Constant Change Is Rewriting the Psychological Contract with Employees

Growing employee dissatisfaction in the workplace can be explained by the likelihood that “psychological contracts” between employees and organizations — the implicit mutual understanding of each side’s obligations to the other — in many companies still reflect a past in which change was intermittent. The author of this article argues that in a time of continuous change, these contracts will need to be revisited, and she proposes some actions that companies can take to renegotiate the terms.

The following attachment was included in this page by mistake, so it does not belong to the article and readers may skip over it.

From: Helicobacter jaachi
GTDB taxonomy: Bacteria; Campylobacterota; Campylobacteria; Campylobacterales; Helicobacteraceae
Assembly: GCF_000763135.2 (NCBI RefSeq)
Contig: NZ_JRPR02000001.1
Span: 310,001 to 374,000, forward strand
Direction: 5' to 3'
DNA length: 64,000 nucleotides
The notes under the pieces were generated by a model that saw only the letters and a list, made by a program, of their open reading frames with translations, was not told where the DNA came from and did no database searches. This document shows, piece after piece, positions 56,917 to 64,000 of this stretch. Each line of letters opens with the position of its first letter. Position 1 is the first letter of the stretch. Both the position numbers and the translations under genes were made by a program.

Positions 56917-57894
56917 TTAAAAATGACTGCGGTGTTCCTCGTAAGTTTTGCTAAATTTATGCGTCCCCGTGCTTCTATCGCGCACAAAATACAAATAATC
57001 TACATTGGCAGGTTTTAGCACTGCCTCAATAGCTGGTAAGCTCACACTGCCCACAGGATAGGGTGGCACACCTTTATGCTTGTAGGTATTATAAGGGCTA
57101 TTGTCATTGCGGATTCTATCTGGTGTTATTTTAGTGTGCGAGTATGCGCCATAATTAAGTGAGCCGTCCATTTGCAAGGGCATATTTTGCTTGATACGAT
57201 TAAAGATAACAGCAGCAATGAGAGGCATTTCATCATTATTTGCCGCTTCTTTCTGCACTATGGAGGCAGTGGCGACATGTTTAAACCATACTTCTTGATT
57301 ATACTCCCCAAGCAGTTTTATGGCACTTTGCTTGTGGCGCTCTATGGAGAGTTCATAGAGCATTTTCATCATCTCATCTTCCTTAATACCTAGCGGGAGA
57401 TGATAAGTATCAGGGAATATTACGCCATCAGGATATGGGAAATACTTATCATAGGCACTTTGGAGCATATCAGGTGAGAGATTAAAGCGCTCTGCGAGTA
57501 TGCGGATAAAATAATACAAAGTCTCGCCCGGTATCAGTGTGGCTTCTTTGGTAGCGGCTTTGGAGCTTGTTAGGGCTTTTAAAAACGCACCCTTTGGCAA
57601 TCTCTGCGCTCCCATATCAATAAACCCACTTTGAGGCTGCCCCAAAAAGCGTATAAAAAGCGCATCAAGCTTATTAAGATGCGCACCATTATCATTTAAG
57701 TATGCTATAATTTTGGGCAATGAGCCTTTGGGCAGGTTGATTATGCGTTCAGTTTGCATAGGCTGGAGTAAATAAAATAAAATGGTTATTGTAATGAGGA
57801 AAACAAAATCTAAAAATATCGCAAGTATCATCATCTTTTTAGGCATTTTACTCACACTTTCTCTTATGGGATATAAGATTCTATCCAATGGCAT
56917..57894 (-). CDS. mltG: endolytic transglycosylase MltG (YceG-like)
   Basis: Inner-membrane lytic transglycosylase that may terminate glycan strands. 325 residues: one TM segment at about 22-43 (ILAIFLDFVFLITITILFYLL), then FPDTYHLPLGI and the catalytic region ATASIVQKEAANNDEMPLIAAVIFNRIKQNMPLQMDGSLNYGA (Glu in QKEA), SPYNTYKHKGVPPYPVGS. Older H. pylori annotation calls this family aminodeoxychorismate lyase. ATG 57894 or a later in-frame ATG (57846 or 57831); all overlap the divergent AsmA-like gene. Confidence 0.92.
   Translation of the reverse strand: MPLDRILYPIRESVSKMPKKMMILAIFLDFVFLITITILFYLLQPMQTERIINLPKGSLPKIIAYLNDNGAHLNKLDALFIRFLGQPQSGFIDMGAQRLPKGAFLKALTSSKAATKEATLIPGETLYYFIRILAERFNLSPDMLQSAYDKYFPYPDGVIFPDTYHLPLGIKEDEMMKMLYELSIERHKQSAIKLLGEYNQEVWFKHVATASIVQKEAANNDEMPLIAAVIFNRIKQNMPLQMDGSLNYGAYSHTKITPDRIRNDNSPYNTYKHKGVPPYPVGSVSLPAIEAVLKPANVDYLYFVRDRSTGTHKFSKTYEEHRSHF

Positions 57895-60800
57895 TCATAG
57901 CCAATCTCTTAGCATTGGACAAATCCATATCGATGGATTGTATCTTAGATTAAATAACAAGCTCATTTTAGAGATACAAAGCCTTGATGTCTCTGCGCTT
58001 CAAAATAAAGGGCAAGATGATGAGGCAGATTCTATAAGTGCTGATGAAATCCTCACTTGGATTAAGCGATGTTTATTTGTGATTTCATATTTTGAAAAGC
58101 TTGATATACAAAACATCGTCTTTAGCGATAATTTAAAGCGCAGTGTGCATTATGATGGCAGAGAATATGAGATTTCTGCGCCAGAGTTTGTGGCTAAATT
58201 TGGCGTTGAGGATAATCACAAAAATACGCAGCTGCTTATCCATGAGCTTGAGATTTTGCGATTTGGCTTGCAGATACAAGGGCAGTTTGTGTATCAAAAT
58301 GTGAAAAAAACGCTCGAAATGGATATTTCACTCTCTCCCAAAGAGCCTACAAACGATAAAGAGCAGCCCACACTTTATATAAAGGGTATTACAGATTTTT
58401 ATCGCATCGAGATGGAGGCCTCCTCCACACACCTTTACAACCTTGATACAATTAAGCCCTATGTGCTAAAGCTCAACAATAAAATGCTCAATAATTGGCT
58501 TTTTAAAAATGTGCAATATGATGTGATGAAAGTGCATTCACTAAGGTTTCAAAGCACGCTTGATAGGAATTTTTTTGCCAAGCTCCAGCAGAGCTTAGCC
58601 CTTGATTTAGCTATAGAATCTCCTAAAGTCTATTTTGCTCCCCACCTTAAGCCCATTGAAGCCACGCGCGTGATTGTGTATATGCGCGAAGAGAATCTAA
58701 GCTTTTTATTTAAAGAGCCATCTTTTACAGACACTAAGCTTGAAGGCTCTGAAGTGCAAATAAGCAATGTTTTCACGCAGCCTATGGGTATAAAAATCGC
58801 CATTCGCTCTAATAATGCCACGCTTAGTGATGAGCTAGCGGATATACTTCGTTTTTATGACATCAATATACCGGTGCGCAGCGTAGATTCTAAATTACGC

Let’s face it: We are massively failing at change. According to research from Gartner published last May, employees’ willingness to support enterprise change collapsed to just 43% in 2022, compared to 74% in 2016. And Gallup’s “State of the Workforce 2024” report, which came out this June, highlighted significant frustration: While 23% of employees are thriving and are fully engaged at work, 62% of employees are ”quiet quitting,” employed but disengaged. The report also included data that just broke my heart: A whopping 15% of employees worldwide are ”loudly quitting” — “directly harming the organization, undercutting its goals and opposing its leaders.”

Source link

About The Author

Scroll to Top